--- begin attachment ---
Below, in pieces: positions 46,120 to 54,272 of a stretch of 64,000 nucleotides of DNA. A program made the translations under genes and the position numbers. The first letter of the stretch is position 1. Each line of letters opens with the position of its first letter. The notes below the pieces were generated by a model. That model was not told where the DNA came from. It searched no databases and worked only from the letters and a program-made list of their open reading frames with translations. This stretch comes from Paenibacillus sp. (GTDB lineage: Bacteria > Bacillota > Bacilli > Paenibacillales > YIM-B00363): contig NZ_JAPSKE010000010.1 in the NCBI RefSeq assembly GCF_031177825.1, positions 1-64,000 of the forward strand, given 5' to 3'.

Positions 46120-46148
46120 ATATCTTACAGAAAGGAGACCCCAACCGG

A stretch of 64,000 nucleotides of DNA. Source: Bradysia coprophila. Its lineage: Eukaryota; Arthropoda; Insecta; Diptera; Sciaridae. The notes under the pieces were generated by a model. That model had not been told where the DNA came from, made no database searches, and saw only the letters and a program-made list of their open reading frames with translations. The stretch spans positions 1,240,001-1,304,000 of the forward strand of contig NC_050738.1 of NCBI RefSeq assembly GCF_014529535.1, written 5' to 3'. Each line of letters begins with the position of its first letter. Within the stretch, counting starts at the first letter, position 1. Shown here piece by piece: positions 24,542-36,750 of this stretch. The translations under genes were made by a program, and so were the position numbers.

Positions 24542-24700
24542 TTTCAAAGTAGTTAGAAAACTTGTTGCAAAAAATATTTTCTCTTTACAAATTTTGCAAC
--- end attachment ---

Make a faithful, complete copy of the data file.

Below, in pieces: positions 46,120 to 54,272 of a stretch of 64,000 nucleotides of DNA. A program made the translations under genes and the position numbers. The first letter of the stretch is position 1. Each line of letters opens with the position of its first letter. The notes below the pieces were generated by a model. That model was not told where the DNA came from. It searched no databases and worked only from the letters and a program-made list of their open reading frames with translations. This stretch comes from Paenibacillus sp. (GTDB lineage: Bacteria > Bacillota > Bacilli > Paenibacillales > YIM-B00363): contig NZ_JAPSKE010000010.1 in the NCBI RefSeq assembly GCF_031177825.1, positions 1-64,000 of the forward strand, given 5' to 3'.

Positions 46120-46148
46120 ATATCTTACAGAAAGGAGACCCCAACCGG

A stretch of 64,000 nucleotides of DNA. Source: Bradysia coprophila. Its lineage: Eukaryota; Arthropoda; Insecta; Diptera; Sciaridae. The notes under the pieces were generated by a model. That model had not been told where the DNA came from, made no database searches, and saw only the letters and a program-made list of their open reading frames with translations. The stretch spans positions 1,240,001-1,304,000 of the forward strand of contig NC_050738.1 of NCBI RefSeq assembly GCF_014529535.1, written 5' to 3'. Each line of letters begins with the position of its first letter. Within the stretch, counting starts at the first letter, position 1. Shown here piece by piece: positions 24,542-36,750 of this stretch. The translations under genes were made by a program, and so were the position numbers.

Positions 24542-24700
24542 TTTCAAAGTAGTTAGAAAACTTGTTGCAAAAAATATTTTCTCTTTACAAATTTTGCAAC